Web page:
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  • Data breach guidance for tax professionals

    Information security is an important aspect of your business. You need to keep all your business, staff and client information secure. If your data is lost or compromised, it can be very difficult and costly to manage.

    Data breaches often lead to refund fraud. We have sophisticated methods to identify and protect against potential tax and super fraud.

    On this page

    How data breaches can happen

    A data breach occurs when confidential taxpayer information has been accessed by an unauthorised third party.

    Tax professionals hold a large amount of client, staff and business information, which makes them a growing target for identity thieves.

    Tax professionals who experience a data breach may discover their clients' identities have been stolen and refund fraud has been committed in the clients' names.

    Examples of data breaches include, but are not limited to:

    • unauthorised removal of computers, data, or records in both paper and digital formats
    • people with legitimate access to the data using it for fraudulent activities
    • accessing taxpayer files using a fraudulently obtained credential, such as myGovID
    • criminals exploiting vulnerabilities in your IT security controls, hacking or phishing for information
    • accidental disclosure of information, for example, records emailed to an unauthorised third party or hard copies left in a public place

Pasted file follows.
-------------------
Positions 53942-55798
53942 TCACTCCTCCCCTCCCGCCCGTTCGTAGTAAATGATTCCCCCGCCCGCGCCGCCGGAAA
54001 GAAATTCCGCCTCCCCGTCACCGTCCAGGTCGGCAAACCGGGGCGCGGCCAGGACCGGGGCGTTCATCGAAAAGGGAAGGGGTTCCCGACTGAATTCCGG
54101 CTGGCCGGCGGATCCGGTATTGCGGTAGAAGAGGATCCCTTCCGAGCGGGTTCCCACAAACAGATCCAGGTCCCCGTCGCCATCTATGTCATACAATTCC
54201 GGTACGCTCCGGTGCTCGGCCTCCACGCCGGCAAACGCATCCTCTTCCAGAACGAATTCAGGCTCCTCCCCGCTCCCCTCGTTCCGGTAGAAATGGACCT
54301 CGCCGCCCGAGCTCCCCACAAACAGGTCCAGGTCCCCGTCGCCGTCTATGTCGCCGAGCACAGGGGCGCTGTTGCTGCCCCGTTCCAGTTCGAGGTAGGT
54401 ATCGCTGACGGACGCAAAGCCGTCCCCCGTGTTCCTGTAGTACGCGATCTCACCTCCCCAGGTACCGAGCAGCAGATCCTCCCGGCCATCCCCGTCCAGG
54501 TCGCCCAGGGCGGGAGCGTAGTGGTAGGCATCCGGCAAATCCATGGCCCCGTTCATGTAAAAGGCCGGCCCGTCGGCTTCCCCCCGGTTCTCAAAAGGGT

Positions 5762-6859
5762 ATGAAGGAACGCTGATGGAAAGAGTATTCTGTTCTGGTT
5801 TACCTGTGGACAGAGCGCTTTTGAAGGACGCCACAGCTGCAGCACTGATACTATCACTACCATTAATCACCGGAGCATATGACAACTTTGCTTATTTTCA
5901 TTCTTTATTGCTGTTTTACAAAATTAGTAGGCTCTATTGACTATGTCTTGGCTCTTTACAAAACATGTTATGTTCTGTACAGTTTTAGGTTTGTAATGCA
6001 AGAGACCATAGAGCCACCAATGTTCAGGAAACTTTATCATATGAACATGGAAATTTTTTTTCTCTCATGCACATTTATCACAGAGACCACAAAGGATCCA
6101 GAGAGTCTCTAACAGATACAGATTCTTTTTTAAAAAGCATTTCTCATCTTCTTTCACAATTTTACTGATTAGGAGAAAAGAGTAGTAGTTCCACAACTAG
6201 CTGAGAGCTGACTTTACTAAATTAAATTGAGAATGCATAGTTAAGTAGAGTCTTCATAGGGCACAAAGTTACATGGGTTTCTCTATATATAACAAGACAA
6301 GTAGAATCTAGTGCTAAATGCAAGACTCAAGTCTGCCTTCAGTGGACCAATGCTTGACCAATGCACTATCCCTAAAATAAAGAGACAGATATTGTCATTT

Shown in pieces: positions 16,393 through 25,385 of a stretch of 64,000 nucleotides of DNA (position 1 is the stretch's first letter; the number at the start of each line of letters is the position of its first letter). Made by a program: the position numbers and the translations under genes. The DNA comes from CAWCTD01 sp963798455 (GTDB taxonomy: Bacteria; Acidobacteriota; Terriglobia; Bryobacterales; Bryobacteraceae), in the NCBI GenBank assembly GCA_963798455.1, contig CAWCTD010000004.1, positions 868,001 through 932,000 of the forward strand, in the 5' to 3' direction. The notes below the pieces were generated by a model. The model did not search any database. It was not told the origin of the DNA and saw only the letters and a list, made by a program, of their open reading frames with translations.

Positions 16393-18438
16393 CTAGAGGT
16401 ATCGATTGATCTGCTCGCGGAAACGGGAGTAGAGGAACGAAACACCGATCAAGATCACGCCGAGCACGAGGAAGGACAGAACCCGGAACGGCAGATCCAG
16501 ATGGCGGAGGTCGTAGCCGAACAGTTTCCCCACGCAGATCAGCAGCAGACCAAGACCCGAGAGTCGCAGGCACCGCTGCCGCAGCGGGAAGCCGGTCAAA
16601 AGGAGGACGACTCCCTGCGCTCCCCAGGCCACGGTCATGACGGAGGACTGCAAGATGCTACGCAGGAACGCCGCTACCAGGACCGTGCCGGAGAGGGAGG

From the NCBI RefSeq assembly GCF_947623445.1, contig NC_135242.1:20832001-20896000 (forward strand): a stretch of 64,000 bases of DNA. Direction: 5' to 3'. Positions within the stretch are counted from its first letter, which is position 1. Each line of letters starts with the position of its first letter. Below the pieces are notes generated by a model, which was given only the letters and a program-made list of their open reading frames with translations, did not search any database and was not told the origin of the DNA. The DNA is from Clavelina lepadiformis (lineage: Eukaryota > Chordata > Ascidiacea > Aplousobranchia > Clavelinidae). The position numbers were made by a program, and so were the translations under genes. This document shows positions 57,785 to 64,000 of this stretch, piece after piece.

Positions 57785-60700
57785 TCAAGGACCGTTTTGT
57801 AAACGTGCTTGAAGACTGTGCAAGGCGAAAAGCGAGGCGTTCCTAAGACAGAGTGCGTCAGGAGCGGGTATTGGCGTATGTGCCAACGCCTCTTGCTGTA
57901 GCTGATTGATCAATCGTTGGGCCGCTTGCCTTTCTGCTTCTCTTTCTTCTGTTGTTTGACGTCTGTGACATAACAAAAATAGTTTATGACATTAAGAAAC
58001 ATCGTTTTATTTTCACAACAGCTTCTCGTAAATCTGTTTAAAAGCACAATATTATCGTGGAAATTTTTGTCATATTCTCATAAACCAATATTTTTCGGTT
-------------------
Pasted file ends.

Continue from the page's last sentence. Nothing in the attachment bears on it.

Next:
• payroll information for your employees being unlawfully accessed
    • unauthorised access to cloud-based services you use to store information.

    What we recommend you do

    Tax professionals should report data breaches to us to make sure protective measures can be placed on client accounts.

    If you have experienced a breach we recommend the following actions.

    • Contact our Client Identity Support Centre as soon as possible on 1800 467 033 Monday to Friday, 8.00am–6.00pm AEST so that we can apply measures to protect your business, staff and clients.
    • Review the Office of the Australian Information Commissioner's (OAIC) information about notifiable data breachesExternal Link to make sure you comply with your obligations under the Privacy Act 1988, including the Notifiable Data Breaches Scheme (NDBS). Review the Tax Practitioners Board (TPB) information on how the NDBS can impact your TPB registrationExternal Link.